Tuesday, 20 July 2010

Object memory use in Python

There's a number of libraries and tips for working out how much memory a Python object is using. Some solutions seem to try and analyse what data structures are used within the object, and calculate based on that. Others attempt rough approximation, like just going by the size of the pickled representation of an object.

This is how I used to be able to do it:

def GetMemoryUsage(ob):
s = cPickle.dumps(ob)
memUsed = sys.getpymemalloced()
ob2 = cPickle.loads(s)
return sys.getpymemalloced() - memUsed
Of course, there is no getpymemalloced method in the sys module that comes with a Python installation. This was a custom method provided by a patched version of Python that did the required calculations based on the internal memory allocation structures.

There isn't even an API function that can be abused to do this, with this custom function absent. Well, there is one, but it generates a block of text which includes this information for debug builds.

6 comments:

  1. There's the recently introduced sys.getsizeof().

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  2. This seems flawed- I'm guessing it provides a summing of the heaps in use. Problem here is that things overallocate (especially for alloc pools), meaning that most of the time you may get the right value, but if you trigger an expansion of the pool this reports back the heap expansion rather than the individual alloc.

    I'm curious... there a reason you're not using the __sizeof__/sys.getsizeof(obj) machinery in >=2.6?

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  3. We currently use Python 2.5, one a modified version with the function I mentioned, and the other unmodified.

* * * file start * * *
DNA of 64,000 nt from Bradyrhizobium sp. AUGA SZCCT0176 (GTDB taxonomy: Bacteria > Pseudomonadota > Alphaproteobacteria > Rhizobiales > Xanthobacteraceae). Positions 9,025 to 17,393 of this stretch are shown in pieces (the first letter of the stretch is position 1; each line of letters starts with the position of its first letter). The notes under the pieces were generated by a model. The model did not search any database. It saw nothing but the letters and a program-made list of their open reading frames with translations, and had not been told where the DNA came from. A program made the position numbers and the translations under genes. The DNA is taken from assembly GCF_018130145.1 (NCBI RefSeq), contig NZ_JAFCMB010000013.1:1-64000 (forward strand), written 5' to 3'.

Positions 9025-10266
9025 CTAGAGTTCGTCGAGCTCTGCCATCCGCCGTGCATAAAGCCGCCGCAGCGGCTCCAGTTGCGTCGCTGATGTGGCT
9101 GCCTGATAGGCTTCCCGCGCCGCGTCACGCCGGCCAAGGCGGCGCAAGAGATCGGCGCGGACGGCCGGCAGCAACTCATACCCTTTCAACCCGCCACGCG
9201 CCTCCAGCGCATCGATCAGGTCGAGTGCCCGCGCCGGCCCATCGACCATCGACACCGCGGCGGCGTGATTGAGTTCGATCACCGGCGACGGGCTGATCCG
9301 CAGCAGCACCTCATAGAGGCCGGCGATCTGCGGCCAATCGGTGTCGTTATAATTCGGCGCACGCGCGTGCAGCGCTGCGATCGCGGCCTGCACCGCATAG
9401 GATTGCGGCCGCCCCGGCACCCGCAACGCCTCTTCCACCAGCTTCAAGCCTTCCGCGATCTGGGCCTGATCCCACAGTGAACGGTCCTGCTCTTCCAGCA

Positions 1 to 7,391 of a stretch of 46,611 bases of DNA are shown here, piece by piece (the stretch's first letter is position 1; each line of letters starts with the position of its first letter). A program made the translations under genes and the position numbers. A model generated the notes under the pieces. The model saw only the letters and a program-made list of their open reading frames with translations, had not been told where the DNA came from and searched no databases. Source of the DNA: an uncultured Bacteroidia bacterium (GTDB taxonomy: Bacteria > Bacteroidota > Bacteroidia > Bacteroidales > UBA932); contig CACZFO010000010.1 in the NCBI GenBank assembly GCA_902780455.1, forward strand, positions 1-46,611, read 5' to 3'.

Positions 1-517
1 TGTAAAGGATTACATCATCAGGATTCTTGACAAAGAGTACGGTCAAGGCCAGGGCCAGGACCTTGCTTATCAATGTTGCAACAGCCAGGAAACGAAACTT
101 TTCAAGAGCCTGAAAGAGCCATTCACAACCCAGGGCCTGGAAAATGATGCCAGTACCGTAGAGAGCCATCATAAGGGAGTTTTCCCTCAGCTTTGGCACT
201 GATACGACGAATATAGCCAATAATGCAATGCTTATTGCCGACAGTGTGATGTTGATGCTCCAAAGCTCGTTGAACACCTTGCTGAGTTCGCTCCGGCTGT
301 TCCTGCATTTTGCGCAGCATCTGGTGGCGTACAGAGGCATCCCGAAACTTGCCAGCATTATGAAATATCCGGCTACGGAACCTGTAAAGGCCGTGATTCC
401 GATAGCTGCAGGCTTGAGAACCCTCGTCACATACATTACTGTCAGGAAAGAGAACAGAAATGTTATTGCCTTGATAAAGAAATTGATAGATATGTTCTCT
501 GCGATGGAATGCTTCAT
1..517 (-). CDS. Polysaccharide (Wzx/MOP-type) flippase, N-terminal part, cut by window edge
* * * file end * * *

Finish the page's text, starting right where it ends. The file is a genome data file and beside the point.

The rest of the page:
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  4. ferringb: I believe it sums the used parts of the heaps in use, not just the allocated heaps however much is used within them.

    jcalderone, ferringb, marius: Let's be clear that getsizeof() is not really anywhere near an equivalent solution, it requires the user to pass every involved object through it. Have a list? Fine. Add an entry to a list? The return value for that list is the same. In order to work out how much memory the list is using, you would need to iterate over every element within it, and every element within each element.. etc.

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  5. > Have a list? Fine. Add an entry to a list? The return value for that list is the same.

    That's because, in most sane language with variable-size lists, lists don't grow by one element each time. They have a buffer, and they grow the container by a bunch of slots when they fill up on append (extend or literal lists are different, they're seem to size the list exactly in Python).

    On 2.6, as I append items to an empty list the size bumps happen at the 5th, 9th and 17th (of the first 20).

    Though you are indeed correct that getsizeof is not recursive, at least on builtin lists: a litteral one-element list is always 80 bytes, whether you put in an integer (size 24) or a 1000-char string (size 1040).

    And FWIW, you could probably getsizeof your pickled string. Pickle is nowhere near exact either, I don't believe it to be a raw memory dump.

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